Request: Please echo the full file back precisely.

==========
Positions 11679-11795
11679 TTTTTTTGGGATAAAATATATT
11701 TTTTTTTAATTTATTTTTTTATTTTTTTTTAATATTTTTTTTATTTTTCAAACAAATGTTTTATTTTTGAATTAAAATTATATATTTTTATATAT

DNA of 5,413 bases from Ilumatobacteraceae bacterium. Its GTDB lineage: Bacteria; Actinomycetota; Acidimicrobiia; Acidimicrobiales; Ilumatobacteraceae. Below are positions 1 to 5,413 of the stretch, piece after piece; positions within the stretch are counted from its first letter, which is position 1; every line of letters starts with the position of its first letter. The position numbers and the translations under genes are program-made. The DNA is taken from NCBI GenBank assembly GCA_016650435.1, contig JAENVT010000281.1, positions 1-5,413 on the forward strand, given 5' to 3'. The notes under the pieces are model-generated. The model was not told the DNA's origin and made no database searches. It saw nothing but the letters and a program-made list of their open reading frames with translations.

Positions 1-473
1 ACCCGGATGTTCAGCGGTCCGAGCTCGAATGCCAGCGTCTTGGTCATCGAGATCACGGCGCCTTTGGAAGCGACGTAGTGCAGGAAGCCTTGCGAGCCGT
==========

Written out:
Positions 11679-11795
11679 TTTTTTTGGGATAAAATATATT
11701 TTTTTTTAATTTATTTTTTTATTTTTTTTTAATATTTTTTTTATTTTTCAAACAAATGTTTTATTTTTGAATTAAAATTATATATTTTTATATAT

DNA of 5,413 bases from Ilumatobacteraceae bacterium. Its GTDB lineage: Bacteria; Actinomycetota; Acidimicrobiia; Acidimicrobiales; Ilumatobacteraceae. Below are positions 1 to 5,413 of the stretch, piece after piece; positions within the stretch are counted from its first letter, which is position 1; every line of letters starts with the position of its first letter. The position numbers and the translations under genes are program-made. The DNA is taken from NCBI GenBank assembly GCA_016650435.1, contig JAENVT010000281.1, positions 1-5,413 on the forward strand, given 5' to 3'. The notes under the pieces are model-generated. The model was not told the DNA's origin and made no database searches. It saw nothing but the letters and a program-made list of their open reading frames with translations.

Positions 1-473
1 ACCCGGATGTTCAGCGGTCCGAGCTCGAATGCCAGCGTCTTGGTCATCGAGATCACGGCGCCTTTGGAAGCGACGTAGTGCAGGAAGCCTTGCGAGCCGT